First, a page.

Many frondeurs such as Gondi were unhappy with the peace, and a second period of civil war known as the Fronde des nobles ensued from 1650-1653. During the ensuing conflict Mazarin, fearing reprisals from the parlement was forced to flee the country, when the frondeurs allied with the forces of the Prince Condé. Whilst in exile Mazarin was able to sway the great General Turenne, whose forces were then arrayed against Condé’s. By September 1651 Louis had reached the age of his majority, following his thirteenth birthday and Mazarin was recalled to France.
A second brief exile occurred before a triumphant Louis reentered Paris in October 1652, with Mazarin following in February 1653. Mazarin continued to serve Louis until his death in 1661, by which time he had:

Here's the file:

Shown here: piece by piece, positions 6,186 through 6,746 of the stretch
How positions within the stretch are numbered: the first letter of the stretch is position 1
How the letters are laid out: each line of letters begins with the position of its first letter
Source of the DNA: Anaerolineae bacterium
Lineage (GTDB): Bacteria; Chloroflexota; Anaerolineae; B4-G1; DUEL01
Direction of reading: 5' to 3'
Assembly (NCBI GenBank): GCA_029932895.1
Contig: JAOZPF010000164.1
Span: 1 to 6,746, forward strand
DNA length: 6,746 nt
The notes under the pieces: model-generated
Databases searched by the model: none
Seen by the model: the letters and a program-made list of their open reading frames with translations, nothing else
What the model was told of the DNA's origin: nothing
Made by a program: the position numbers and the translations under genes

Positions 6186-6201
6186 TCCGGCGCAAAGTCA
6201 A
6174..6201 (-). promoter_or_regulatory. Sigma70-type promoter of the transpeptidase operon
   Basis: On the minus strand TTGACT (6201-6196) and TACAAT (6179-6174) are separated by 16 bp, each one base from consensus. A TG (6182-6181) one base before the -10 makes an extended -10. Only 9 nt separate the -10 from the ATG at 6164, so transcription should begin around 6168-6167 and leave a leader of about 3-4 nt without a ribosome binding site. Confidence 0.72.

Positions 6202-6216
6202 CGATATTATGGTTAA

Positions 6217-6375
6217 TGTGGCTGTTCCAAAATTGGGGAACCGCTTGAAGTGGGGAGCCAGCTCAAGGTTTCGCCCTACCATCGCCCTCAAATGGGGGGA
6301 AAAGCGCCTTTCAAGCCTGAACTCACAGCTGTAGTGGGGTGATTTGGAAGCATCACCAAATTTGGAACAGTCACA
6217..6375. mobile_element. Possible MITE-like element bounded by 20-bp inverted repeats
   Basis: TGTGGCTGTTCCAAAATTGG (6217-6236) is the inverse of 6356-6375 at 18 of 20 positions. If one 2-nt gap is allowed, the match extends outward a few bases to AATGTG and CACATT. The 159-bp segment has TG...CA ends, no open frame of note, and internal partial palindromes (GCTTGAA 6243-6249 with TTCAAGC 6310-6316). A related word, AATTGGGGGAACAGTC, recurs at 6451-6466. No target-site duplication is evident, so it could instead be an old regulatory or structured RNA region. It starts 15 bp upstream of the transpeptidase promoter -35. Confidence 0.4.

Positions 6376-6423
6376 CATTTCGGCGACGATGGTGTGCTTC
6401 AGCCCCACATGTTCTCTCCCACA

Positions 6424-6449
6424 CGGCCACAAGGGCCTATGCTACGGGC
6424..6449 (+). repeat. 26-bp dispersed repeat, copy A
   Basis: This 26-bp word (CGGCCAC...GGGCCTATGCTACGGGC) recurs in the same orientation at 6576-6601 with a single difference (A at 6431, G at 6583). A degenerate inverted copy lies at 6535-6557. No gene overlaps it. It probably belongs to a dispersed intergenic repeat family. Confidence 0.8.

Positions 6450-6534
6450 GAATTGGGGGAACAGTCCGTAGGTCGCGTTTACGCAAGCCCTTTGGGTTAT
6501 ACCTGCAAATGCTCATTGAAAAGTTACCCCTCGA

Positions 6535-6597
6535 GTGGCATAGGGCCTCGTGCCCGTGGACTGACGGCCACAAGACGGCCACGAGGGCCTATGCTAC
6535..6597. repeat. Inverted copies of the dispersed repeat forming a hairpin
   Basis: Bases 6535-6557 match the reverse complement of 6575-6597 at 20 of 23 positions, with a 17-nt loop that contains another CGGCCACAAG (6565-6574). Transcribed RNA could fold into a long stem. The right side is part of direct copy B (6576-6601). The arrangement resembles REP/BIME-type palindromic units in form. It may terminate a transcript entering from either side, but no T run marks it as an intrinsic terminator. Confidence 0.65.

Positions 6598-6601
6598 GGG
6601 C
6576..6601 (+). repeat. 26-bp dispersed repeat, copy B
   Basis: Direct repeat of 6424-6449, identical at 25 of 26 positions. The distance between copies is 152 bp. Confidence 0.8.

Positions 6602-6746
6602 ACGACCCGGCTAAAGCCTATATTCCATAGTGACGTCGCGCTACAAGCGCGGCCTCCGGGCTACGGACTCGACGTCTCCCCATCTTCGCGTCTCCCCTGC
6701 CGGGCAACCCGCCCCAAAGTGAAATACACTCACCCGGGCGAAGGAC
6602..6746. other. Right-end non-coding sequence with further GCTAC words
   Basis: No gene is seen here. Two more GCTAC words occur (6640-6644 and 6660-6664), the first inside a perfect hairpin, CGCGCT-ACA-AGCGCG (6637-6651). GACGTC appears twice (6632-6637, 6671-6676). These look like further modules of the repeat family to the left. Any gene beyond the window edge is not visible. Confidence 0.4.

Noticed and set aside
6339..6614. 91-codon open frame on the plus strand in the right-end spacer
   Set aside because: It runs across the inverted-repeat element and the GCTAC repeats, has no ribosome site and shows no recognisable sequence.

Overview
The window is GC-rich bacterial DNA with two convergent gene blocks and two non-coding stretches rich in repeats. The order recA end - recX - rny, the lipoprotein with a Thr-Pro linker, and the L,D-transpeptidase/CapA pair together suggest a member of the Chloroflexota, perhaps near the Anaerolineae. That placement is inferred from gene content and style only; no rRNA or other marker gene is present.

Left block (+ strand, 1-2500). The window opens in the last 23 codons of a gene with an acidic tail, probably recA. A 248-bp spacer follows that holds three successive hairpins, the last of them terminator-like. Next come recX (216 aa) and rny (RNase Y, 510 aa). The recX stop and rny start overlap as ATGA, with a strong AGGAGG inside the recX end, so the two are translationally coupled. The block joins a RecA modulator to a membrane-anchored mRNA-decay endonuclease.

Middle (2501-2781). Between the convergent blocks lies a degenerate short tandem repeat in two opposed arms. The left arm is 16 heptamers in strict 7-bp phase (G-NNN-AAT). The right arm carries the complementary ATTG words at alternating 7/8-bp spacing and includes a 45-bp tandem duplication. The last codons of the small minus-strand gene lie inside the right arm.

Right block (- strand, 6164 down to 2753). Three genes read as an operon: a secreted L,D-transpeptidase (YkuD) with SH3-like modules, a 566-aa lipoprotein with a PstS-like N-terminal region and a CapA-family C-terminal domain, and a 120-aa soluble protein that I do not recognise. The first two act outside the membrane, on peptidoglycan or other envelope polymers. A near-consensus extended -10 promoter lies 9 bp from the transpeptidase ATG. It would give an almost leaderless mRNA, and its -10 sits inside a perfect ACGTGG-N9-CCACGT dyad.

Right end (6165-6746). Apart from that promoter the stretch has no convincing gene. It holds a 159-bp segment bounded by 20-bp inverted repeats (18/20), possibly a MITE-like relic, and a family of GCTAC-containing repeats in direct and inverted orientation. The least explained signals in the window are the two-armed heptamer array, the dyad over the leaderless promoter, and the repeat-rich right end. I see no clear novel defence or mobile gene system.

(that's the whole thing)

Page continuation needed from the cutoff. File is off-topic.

“…negotiated lasting peace treaties with both the Holy Roman Empire and Spain (securing valuable territorial and dynastic rights in the process), preserved the “absolutist” innovations of Richelieu and Louis XIII, and trained those who would direct the century’s most spectacular reign, including Jean-Baptiste Colbert, Michel L Tellier, and even Louis XIV himself.“²
Les bibliothèques de Mazarin
Mazarin owned three libraries during his lifetime, the first one was established in Rome before he moved to France in 1639. Following his move to Paris he tasked his librarian Gabriel Naudé with establishing a second considerably larger library, which was dispersed during the Fronde in 1652. Lastly, the library which was reassembled on his return from exile in 1653 and which today forms the core of the current Bibliothèque Mazarine, following the instructions of Mazarin’s will.³